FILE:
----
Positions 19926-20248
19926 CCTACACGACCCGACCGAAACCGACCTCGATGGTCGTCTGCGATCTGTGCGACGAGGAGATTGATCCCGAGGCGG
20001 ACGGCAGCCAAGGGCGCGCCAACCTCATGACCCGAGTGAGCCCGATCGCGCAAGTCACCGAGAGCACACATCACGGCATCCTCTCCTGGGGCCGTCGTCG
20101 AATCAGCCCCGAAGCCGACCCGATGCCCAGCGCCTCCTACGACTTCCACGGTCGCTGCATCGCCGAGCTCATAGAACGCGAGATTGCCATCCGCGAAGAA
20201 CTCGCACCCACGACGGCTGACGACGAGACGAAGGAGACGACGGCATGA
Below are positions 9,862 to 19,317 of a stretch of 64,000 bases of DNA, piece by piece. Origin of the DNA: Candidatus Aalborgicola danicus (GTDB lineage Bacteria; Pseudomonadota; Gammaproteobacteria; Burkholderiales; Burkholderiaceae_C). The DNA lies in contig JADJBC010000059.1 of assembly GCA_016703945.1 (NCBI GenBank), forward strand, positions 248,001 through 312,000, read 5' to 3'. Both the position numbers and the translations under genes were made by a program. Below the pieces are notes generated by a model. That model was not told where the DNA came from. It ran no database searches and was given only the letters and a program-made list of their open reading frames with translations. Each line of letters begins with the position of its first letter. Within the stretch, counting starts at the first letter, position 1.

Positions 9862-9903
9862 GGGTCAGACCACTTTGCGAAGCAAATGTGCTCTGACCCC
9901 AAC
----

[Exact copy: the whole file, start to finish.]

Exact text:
Positions 19926-20248
19926 CCTACACGACCCGACCGAAACCGACCTCGATGGTCGTCTGCGATCTGTGCGACGAGGAGATTGATCCCGAGGCGG
20001 ACGGCAGCCAAGGGCGCGCCAACCTCATGACCCGAGTGAGCCCGATCGCGCAAGTCACCGAGAGCACACATCACGGCATCCTCTCCTGGGGCCGTCGTCG
20101 AATCAGCCCCGAAGCCGACCCGATGCCCAGCGCCTCCTACGACTTCCACGGTCGCTGCATCGCCGAGCTCATAGAACGCGAGATTGCCATCCGCGAAGAA
20201 CTCGCACCCACGACGGCTGACGACGAGACGAAGGAGACGACGGCATGA
Below are positions 9,862 to 19,317 of a stretch of 64,000 bases of DNA, piece by piece. Origin of the DNA: Candidatus Aalborgicola danicus (GTDB lineage Bacteria; Pseudomonadota; Gammaproteobacteria; Burkholderiales; Burkholderiaceae_C). The DNA lies in contig JADJBC010000059.1 of assembly GCA_016703945.1 (NCBI GenBank), forward strand, positions 248,001 through 312,000, read 5' to 3'. Both the position numbers and the translations under genes were made by a program. Below the pieces are notes generated by a model. That model was not told where the DNA came from. It ran no database searches and was given only the letters and a program-made list of their open reading frames with translations. Each line of letters begins with the position of its first letter. Within the stretch, counting starts at the first letter, position 1.

Positions 9862-9903
9862 GGGTCAGACCACTTTGCGAAGCAAATGTGCTCTGACCCC
9901 AAC